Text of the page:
Chapter 4: Periodic Properties of the Elements

Why it matters: Periodic properties of the elements

Electric currents in the vastly complex system of billions of nerves in our body allow us to sense the world, control parts of our body, and think. These are representative of the three major functions of nerves. First, nerves carry messages from our sensory organs and others to the central nervous system, consisting of the brain and spinal cord. Second, nerves carry messages from the central nervous system to muscles and other organs. Third, nerves transmit and process signals within the central nervous system. The sheer number of nerve cells and the incredibly greater number of connections between them makes this system the subtle wonder that it is. Nerve conduction is a general term for electrical signals carried by nerve cells. It is one aspect of bioelectricity, or electrical effects in and created by biological systems. Figure 1 illustrates how a voltage (potential difference) is created across the cell membrane of a neuron in its resting state. This thin membrane separates electrically neutral fluids having differing concentrations of ions, the most important varieties being [latex]\ce{Na^{+}}[/latex], [latex]\ce{K^{+}}[/latex], and [latex]\ce{Cl^{-}}[/latex]. (these are sodium, potassium, and chlorine ions with single plus or minus charges as indicated). Free ions will diffuse from a region of high concentration to one of low concentration. But the cell membrane is semipermeable, meaning that some ions may cross it while others cannot and can distinguish based on the size of the ion. The relative size of an ion is a periodic property and can be predicted based on the location of the element on the periodic table. The following chapter will explore periodic properties that will be explained by quantum mechanics, as covered in Chapter 3.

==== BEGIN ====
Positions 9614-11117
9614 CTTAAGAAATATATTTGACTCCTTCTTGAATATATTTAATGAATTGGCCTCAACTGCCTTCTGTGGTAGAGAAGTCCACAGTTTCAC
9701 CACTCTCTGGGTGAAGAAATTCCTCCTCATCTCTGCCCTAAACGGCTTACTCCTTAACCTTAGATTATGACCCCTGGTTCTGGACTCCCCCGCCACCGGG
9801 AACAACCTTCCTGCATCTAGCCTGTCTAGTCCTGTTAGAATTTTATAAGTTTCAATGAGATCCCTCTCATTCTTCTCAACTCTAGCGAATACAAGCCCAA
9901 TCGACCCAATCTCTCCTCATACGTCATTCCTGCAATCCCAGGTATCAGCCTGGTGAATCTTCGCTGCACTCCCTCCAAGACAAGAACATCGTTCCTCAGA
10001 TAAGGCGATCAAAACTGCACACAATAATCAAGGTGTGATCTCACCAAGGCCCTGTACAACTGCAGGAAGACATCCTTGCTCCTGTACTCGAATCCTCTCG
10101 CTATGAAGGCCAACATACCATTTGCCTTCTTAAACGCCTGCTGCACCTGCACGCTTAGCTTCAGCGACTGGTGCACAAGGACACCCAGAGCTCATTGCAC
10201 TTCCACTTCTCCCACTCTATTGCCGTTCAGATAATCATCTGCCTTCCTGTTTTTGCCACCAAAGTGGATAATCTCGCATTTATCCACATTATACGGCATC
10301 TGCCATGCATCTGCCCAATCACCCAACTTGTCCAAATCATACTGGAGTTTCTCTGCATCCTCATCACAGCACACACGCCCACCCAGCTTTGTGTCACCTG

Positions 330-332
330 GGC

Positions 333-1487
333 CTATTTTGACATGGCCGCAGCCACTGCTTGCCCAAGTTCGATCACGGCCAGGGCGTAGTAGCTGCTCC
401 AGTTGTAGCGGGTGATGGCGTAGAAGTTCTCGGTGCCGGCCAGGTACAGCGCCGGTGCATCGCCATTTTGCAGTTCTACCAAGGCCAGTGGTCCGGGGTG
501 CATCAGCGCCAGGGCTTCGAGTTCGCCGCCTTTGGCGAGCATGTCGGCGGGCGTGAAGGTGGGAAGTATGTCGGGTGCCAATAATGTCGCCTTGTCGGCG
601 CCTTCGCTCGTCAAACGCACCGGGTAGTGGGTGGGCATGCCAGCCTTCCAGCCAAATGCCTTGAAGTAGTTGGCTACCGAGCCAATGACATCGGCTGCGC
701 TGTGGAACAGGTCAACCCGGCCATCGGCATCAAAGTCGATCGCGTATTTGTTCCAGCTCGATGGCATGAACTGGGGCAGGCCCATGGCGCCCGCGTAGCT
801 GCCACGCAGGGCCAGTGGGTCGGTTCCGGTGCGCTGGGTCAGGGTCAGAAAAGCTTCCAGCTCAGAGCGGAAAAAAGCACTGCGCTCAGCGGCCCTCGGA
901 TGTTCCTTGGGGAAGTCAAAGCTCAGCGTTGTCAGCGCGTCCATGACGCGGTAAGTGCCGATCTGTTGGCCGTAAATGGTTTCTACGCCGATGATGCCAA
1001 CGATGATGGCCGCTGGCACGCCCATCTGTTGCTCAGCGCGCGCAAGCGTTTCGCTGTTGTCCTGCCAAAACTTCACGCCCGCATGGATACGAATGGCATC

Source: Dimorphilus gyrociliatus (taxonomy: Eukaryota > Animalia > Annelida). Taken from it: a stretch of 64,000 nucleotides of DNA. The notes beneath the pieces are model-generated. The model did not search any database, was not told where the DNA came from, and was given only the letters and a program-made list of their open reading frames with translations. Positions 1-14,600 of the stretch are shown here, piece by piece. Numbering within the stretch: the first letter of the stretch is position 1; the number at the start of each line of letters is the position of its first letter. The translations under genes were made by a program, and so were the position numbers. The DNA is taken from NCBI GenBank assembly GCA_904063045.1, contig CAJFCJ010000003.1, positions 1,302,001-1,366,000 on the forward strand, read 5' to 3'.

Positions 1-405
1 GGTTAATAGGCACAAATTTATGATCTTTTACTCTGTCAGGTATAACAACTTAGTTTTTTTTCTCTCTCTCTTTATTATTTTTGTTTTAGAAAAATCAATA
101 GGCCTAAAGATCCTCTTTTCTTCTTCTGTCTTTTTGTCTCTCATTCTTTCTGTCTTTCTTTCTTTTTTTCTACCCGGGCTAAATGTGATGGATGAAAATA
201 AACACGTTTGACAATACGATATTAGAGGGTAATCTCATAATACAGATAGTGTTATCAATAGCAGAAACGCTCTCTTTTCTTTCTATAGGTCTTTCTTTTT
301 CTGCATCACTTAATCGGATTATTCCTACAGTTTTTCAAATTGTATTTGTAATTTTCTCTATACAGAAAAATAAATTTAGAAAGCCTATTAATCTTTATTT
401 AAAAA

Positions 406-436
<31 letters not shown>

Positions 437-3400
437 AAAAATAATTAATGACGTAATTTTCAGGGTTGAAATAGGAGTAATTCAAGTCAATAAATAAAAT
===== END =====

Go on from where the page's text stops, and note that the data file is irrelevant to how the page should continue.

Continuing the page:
Figure 1: A neuron with its dendrites and long axon. Signals in the form of electric currents reach the cell body through dendrites and across synapses, stimulating the neuron to generate its own signal sent down the axon. The number of interconnections can be far greater than shown here.
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